Woman stresses suicide prevention after tragedy - WSIL-TV 3 Southern Illinois

Woman stresses suicide prevention after tragedy

Posted: Updated:

CARBONDALE -- May marks Mental Health Awareness Month and everyone from celebrities to concerned citizens are raising awareness. They also want to bring attention to suicide, and ways to get help.

Syhemia Gray-Cruz, of Carbondale, opened up about losing a loved one to suicide and encourages people to take advantage of resources.

"When you get that call, you just don't know what to do, what to say," Gray-Cruz said.

Gray-Cruz described the moment she found out she lost a loved one to suicide. It's a moment that left Gray-Cruz and her family in shock.

"Is it going to be over? When is this going to be over?" Gray-Cruz said.

Today, Gray-Cruz shares her story with hopes that others can help prevent loved ones from taking their own lives.

"There's not signs that you can see physically but you can hear it through the way they talk," Gray-Cruz said.

Experts say someone may talk about wanting to die but, not all signs are obvious. Others include: Talking about being a burden to others; Increasing the use of alcohol or drugs; and Acting anxious, agitated, or reckless.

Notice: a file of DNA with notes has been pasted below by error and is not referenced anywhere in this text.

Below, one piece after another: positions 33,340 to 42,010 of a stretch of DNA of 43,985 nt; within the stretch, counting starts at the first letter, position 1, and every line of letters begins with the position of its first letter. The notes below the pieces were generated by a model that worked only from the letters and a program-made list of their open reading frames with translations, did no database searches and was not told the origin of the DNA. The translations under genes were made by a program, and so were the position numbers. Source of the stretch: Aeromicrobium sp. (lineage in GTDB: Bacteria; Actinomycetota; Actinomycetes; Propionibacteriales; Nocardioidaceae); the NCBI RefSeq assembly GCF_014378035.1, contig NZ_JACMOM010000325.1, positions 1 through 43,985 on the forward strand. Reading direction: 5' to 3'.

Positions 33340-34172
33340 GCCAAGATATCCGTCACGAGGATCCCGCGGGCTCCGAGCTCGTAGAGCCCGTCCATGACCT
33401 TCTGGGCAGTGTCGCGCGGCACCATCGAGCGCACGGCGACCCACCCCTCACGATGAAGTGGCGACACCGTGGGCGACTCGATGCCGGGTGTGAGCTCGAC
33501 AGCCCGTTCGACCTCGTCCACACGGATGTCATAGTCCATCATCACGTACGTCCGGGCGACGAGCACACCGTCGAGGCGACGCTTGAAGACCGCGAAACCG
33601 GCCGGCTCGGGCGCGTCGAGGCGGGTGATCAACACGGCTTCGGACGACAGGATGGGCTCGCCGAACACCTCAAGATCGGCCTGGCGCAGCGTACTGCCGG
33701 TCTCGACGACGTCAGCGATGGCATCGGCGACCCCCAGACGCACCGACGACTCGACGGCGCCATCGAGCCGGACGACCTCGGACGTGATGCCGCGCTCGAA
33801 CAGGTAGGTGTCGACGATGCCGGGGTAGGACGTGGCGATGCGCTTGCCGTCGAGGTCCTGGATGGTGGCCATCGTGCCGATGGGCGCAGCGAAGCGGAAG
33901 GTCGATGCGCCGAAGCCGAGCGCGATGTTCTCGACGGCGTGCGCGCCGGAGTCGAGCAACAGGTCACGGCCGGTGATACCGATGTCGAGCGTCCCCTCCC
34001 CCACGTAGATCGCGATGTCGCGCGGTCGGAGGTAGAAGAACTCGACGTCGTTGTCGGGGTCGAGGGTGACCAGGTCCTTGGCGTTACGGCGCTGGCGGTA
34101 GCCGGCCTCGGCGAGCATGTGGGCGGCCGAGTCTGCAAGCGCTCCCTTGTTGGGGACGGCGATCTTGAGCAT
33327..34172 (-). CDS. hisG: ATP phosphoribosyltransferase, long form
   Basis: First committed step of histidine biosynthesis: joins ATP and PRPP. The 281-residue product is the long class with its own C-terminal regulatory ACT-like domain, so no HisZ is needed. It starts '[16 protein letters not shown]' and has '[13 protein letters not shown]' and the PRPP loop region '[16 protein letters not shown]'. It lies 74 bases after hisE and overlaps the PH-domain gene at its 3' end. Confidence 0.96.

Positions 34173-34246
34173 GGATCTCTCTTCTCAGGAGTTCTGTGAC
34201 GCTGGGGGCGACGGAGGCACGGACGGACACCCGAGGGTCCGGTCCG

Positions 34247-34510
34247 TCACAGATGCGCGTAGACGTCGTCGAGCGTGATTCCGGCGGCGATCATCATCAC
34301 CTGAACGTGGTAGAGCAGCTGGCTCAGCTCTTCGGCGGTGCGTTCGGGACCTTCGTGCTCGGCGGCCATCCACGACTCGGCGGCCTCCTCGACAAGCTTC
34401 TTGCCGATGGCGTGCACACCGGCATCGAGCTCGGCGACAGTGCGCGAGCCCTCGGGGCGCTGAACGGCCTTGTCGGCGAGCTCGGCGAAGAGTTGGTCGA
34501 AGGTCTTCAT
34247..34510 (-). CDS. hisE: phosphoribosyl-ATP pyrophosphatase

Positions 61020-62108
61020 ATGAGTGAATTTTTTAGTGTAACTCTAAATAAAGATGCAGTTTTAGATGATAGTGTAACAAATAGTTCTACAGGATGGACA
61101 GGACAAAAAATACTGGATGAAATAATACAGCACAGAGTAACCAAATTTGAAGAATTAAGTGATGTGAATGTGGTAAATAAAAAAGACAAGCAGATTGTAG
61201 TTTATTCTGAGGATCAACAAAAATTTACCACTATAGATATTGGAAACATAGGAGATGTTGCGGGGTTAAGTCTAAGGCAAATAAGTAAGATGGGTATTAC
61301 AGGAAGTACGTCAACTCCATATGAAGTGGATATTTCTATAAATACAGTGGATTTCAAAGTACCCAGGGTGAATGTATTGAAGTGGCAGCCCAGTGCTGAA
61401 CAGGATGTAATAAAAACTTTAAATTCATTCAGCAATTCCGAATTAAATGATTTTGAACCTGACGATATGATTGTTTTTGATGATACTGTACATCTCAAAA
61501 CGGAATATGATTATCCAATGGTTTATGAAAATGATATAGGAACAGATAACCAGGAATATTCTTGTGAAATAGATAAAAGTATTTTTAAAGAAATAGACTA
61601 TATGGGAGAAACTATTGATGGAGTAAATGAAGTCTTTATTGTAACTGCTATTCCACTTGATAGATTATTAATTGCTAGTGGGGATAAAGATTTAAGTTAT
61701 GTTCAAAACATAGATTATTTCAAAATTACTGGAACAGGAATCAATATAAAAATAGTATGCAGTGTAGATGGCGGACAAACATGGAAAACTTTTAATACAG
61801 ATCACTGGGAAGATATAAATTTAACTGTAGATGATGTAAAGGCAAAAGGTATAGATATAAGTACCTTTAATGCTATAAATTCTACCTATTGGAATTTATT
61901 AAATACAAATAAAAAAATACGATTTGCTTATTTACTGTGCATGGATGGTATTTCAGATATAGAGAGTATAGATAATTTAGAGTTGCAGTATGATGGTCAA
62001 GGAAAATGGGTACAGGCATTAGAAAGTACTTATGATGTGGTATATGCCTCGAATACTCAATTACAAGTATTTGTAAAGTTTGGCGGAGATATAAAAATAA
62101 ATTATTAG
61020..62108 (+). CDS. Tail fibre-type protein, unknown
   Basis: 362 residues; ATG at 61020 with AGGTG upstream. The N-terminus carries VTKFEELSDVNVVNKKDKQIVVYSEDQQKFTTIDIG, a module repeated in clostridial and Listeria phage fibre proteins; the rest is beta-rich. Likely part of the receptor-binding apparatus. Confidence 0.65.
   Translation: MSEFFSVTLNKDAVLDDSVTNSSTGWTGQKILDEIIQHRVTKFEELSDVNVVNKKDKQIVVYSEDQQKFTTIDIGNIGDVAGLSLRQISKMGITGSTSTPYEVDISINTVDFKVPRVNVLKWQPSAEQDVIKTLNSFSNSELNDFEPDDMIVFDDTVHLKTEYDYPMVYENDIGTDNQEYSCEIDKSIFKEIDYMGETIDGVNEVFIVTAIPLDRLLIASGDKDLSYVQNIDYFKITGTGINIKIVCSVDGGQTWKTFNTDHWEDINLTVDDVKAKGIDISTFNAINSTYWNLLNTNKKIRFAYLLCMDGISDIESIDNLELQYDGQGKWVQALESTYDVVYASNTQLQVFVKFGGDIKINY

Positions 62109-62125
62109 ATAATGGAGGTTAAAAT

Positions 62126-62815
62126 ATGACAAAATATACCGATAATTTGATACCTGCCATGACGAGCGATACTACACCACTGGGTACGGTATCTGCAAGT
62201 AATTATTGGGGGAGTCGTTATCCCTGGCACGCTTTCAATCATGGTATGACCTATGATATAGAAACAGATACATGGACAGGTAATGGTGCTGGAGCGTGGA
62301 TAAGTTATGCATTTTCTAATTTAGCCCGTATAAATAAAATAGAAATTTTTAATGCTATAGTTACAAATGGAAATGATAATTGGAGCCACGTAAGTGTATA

Gray-Cruz said it's important to pay attention to those signs and to work to get them the help they need. 

"Somebody has to be that backbone to push them along because not everybody is willing to go get counseling," Gray-Cruz said.

She supports initiatives like the #MyYoungerSelf campaign. Celebrities on social media are participating by sharing their own struggles to encourage children to get help.

"It lets people know that they're not alone with dealing with whatever they're dealing with, it may stop somebody from doing that," Gray-Cruz said. "A person may recall hearing somebody else's story."

Gray-Cruz said one of the biggest ways to help is simply offering a shoulder to lean on.

"Love, support, be there, listen," Gray-Cruz said.

If you or someone you know is in need of help, you can call the National Suicide Prevention Hotline at 1-800-273-8255.

Most Popular

Stories
Videos
Slideshows
loading...
Powered by Frankly
All content © Copyright 2000 - 2018 WSIL. All Rights Reserved. For more information on this site, please read our Privacy Policy, and Terms of Service, and Ad Choices.